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Events

London
04 January 2016  -  04 January 2016

Women Writers Speak Out

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Exiled Writers Ink presents: Women Writers Speak Out

Poetry Place, 22 Betterton Street, London WC2H 9BX (Covent Garden tube)

7.30pm, £5 or £3 for 2016 Exiled Writers Ink members/asylum seekers

Featuring:

Mehrangiz Rassapour

Mehrangiz was born in the south east of Iran. She received her B.A. in Literature before coming to live in England in 1983. She has published three poetry collections: Jaragheh Zood Mimirad (Spark Dies at Once), Iran, 1992, . . . And Then the Sun ( . . . Va Sepass Aftaab), England, and Beyond the Wings of the Bird (Parandeh Digar,Nah), Germany. She has given lectures and recitals of her work in England and overseas. She is chief editor of Vajeh (Word ) a literature and culture magazine she founded in 2002.

Saradha Soobrayen

Saradha is a London born poet of Mauritian descent who is reviews editor for Modern Poetry in Translation. She also works as a mentor and coach, providing professional development for emerging and established writers and artists. Her publications include ‘Out Of Bounds’ (2012), ‘Red’ (2009), ‘The Forward Book of Poetry’ 2008, Oxford Poets 2007, ‘I Am Twenty People!’ (2008), ‘New Poetries IV’ (2007) and ‘This Little Stretch of Life’ (2006). She received an Eric Gregory Award in 2004.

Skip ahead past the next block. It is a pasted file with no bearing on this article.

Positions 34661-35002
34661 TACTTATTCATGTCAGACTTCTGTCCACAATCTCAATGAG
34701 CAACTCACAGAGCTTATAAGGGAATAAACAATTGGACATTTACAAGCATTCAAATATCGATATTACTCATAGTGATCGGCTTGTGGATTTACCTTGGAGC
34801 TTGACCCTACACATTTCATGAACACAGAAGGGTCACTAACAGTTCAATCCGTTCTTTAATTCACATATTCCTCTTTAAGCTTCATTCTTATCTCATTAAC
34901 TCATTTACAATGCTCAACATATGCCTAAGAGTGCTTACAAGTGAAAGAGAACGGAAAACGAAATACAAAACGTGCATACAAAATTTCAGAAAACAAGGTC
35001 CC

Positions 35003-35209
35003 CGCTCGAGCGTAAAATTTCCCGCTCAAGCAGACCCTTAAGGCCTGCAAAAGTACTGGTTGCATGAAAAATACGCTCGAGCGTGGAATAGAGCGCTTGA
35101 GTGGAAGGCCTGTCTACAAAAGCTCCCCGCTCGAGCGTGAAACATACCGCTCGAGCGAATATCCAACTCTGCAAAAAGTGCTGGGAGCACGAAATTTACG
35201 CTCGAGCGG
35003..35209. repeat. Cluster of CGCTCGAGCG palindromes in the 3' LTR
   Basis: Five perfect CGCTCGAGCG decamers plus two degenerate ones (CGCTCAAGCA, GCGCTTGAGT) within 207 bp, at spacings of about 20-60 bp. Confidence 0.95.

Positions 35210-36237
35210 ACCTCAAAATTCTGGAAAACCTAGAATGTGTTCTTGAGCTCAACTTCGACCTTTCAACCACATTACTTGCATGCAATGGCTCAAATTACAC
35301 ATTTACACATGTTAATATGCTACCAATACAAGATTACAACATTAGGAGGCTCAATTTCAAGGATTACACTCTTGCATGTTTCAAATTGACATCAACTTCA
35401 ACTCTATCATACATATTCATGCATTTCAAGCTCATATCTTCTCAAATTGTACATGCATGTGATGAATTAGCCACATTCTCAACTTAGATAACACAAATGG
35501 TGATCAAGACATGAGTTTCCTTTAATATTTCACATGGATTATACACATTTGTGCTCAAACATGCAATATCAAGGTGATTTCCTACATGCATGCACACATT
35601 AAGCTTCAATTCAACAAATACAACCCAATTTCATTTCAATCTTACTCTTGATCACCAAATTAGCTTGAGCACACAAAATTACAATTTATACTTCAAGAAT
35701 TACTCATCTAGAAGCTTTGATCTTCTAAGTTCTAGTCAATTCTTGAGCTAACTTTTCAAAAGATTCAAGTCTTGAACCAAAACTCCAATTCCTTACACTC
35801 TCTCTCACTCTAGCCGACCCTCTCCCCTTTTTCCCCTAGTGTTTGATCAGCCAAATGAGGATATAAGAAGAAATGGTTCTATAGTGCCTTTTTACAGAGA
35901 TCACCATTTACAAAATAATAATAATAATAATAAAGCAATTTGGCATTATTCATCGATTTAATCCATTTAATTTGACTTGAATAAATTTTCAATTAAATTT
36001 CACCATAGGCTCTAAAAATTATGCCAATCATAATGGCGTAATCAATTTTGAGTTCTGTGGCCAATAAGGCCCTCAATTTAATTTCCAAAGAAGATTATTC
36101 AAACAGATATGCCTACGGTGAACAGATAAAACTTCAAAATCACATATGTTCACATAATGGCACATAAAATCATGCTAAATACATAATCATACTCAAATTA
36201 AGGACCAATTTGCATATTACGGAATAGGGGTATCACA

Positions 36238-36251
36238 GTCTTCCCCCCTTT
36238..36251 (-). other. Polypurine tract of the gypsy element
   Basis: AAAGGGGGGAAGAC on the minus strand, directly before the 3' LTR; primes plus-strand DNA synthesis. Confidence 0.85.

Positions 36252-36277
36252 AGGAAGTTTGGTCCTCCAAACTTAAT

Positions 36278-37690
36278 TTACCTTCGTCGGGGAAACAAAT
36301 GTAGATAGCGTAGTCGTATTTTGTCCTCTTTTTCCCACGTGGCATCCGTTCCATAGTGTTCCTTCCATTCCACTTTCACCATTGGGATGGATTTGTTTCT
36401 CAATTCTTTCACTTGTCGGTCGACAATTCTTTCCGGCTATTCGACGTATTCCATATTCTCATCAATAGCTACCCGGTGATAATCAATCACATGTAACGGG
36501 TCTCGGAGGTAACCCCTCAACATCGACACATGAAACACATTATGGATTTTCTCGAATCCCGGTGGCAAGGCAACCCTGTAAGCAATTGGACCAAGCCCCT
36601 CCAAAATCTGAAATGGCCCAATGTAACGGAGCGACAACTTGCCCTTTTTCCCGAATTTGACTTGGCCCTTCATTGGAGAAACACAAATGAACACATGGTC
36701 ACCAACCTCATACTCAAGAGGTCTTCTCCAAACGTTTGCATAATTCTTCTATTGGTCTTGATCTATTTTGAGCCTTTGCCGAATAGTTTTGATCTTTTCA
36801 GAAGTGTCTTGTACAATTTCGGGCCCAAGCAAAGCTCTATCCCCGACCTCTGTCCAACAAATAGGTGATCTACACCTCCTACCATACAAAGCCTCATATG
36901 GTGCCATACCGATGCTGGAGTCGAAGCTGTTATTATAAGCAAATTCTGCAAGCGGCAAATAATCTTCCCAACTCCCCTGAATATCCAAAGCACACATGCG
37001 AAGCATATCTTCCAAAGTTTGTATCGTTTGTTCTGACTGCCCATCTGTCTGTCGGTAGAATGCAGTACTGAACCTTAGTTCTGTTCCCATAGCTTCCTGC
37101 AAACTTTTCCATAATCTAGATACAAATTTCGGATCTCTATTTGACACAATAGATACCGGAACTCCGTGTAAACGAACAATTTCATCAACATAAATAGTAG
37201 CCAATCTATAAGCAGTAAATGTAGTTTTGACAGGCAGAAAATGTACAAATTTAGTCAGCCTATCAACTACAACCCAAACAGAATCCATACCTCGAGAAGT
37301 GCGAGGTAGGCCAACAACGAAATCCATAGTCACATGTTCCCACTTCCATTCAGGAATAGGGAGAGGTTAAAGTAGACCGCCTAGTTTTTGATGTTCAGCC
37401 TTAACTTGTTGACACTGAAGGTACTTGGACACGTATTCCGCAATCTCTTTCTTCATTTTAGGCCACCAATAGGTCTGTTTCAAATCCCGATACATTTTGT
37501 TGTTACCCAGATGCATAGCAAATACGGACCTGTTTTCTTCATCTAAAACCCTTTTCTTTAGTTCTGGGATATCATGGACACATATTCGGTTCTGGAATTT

Laila Sumpton

Laila works as a poet, performing and publishing her work as well as hosting events and delivering poetry projects and workshops. She is a member of the Keats House Poets and has worked with hospitals, museums, galleries, universities, charities, festivals and schools across the country. She is currently working on a new Arts Council funded project called Bards Without Borders – where migrant and refugee poets respond to Shakespeare. Laila has co-edited two poetry anthologies.

Anba Jawi

Anba writes in Arabic and English and publishes regularly in an Iraqi daily newspaper called Alaalem that circulates in Baghdad. Anba was one of the pioneering women geologists in Iraq. She holds a PhD from University College London and worked in the refugee sector for more than twenty years. Music

www.exiledwriters.co.uk

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